By Clare Jim


HONG KONG (Reuters) - As China's property market shows signs of softening, the country's resurgent 'land kings' say they are ready to seize on any price weakness to buy more building plots - a conundrum for policymakers grappling with a toxic mix of risks in the sector.


Any indication developers are poised to increase their buying is likely to unnerve authorities, given the unprecedented debt burden these companies already carry. Many of China's most indebted companies are developers.


"Developers won't stop buying land, they're just waiting for the right moment," said Rosealea Yao, analyst of Gavekal Dragonomics based in Beijing.


Home and residential land prices have soared in many parts of China this year, prompting authorities to introduce restrictions on buyers and the ability of developers to raise fresh funds.


Over 20 cities have announced cooling measures over the past few weeks and the provider of China's official purchasing managers' index said on Tuesday that residential prices were showing signs of easing in October.

Land prices in top-tier cities, where most of China's property rally has played out, have fallen in the past month, research company CRIC said. The total land sold fell by 38 percent in October from September and the overall value of transactions dropped 49 percent, it said.

But property heavyweights say any cooling in prices is a chance to buy more land. Demand for new homes in big cities is still healthy - tales of couples divorcing to get better mortgages or sales of cupboard-sized flats abound - and residential housing supply is tight.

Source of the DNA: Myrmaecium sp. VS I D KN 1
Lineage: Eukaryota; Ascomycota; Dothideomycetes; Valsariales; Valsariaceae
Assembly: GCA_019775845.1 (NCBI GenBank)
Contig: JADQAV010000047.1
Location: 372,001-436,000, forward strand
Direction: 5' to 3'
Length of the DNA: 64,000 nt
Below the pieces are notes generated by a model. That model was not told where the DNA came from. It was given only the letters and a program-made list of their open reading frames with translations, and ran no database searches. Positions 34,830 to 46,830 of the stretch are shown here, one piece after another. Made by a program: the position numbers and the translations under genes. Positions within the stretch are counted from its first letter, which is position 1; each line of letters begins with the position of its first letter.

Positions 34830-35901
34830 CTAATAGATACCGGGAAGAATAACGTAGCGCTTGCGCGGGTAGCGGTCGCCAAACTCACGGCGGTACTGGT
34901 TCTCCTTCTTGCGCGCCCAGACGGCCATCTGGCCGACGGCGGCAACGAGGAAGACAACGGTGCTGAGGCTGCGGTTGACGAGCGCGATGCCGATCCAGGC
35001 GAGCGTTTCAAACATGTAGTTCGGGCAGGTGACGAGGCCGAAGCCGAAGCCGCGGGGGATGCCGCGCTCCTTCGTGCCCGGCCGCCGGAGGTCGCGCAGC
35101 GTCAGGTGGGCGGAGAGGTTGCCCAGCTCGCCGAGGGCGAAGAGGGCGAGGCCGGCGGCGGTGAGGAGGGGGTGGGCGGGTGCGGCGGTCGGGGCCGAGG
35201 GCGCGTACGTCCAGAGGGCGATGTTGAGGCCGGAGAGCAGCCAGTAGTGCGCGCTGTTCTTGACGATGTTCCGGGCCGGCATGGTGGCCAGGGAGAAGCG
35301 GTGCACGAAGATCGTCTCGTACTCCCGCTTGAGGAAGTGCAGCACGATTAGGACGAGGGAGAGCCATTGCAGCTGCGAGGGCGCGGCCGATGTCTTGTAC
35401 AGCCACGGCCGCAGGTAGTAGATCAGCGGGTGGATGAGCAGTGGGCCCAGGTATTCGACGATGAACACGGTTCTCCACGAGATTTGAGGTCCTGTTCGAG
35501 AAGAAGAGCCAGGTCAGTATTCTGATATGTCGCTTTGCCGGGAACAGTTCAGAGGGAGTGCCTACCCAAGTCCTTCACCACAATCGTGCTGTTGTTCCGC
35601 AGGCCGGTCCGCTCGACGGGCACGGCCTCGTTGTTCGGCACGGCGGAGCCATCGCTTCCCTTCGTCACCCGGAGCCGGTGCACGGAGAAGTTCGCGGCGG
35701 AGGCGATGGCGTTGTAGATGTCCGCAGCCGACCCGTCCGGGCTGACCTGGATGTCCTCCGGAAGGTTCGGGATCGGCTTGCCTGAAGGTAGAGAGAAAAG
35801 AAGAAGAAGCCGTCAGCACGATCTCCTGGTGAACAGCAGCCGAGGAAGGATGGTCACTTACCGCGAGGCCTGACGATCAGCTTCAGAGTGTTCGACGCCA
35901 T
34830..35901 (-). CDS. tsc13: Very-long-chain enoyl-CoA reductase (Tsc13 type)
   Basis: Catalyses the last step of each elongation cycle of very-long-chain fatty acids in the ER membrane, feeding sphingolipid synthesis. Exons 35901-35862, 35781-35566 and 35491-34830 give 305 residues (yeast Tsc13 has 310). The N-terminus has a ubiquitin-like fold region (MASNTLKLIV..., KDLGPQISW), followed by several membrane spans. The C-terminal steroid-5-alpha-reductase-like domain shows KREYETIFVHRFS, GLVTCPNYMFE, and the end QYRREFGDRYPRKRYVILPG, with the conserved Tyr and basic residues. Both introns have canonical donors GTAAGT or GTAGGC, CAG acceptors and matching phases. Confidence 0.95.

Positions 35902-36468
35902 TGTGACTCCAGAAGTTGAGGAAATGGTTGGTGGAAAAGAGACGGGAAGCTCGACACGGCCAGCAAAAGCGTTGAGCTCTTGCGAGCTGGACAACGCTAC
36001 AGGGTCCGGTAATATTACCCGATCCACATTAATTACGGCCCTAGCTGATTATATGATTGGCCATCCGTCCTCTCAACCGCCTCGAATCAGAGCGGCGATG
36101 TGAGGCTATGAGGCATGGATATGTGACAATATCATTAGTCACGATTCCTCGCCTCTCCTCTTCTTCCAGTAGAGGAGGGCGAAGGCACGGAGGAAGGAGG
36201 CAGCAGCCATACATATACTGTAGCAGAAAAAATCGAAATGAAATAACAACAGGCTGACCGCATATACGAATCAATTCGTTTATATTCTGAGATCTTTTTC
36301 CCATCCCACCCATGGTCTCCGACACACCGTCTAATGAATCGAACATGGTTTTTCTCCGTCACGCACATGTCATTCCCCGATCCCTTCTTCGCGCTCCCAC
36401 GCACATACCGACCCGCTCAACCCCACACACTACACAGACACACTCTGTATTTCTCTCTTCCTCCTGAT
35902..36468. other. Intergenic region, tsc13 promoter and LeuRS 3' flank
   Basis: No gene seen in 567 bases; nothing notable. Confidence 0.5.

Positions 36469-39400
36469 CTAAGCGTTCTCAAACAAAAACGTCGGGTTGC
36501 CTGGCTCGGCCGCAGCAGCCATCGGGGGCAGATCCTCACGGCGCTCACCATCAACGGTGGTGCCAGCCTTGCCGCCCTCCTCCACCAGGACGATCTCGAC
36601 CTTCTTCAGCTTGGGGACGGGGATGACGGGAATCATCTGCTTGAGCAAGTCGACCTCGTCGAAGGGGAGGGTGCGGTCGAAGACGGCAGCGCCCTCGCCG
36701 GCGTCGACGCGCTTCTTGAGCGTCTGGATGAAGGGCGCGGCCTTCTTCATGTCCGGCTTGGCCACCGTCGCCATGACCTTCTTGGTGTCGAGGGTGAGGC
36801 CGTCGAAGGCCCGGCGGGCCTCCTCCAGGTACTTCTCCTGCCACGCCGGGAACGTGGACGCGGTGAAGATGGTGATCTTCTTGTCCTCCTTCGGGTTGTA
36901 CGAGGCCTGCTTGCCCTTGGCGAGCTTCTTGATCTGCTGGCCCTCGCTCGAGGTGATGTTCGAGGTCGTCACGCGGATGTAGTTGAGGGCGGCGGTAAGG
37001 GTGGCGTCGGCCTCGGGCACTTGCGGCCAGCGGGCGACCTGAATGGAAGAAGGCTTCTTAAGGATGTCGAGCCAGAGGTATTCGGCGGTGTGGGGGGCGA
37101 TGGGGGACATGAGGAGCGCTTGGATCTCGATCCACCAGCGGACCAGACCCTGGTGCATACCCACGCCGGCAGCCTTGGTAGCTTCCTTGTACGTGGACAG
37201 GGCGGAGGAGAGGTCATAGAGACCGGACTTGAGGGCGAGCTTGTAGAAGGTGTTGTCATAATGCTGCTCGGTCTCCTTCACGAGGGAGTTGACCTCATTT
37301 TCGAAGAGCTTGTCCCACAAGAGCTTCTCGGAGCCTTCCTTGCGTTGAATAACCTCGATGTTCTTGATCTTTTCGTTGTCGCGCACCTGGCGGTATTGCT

"We don't expect the property market to crash because of the tightening. It's still very cheap to borrow money," said an executive at a developer that has bought a dozen top-end land parcels across China in the last quarter.

"If prices come down somewhat, we'd be more optimistic on the health of the market," he said, declining to be identified as he was not authorized to speak to the media.

Another executive at a Shanghai-based developer said his group would sweep in: "Once land prices soften, we will jump back into the market especially in first-tier cities."


But underlining the debt risk, some analysts estimate China's newest land kings - the names given to companies willing to pay sky-high prices for land - would need home prices to surge more than 100 percent in the next three years to cover their costs.

Take, for example, Ronshine China <3301.HK>, which was crowned a land king in August when it outbid 17 rivals to pay $1.7 billion for a plot in central Shanghai.

At that rate, Ronshine, a company that listed only in January, paid about 100,000 yuan ($14,756) per square meter - a record price for China - and close to top-flight plots in London's Kensington and Chelsea districts or New York.

Ronshine declined to comment.

Analysts and industry executives say the tougher rules on fundraising would strain the ability of some smaller developers to finance deals, forcing consolidation in a cut-throat market. Already, the market share of the top 20 developers has increased from a fifth to over a third, one executive said.

The new rules are being put into action.

CRIC said Shanghai asked bidders on three land sales in November to provide additional documentation on their funding.

Nanjing in the eastern coastal province of Jiangsu, which auctioned nine land parcels on October 14, requested that bidders provide the sources of their funding for deposits.

On October 23, Shanghai Shimao Co <600823.SS> said its application for a private share sale to raise 4.7 billion yuan had been rejected by the regulator, the first rejection since the China Securities Regulatory Commission (CSRC) tightened refinancing for property firms in August.

Still, developers are shrugging off the restrictions.

Shimao said it could use its internal cash to pay for three projects held by its subsidiaries.

"Companies are still positive on the market outlook, that's why many don't see it as a problem to leverage," said an executive at a state-backed developer.

"There's a lot of liquidity in the market."

(Reporting by Clare Jim; Editing by Anne Marie Roantree and Neil Fullick)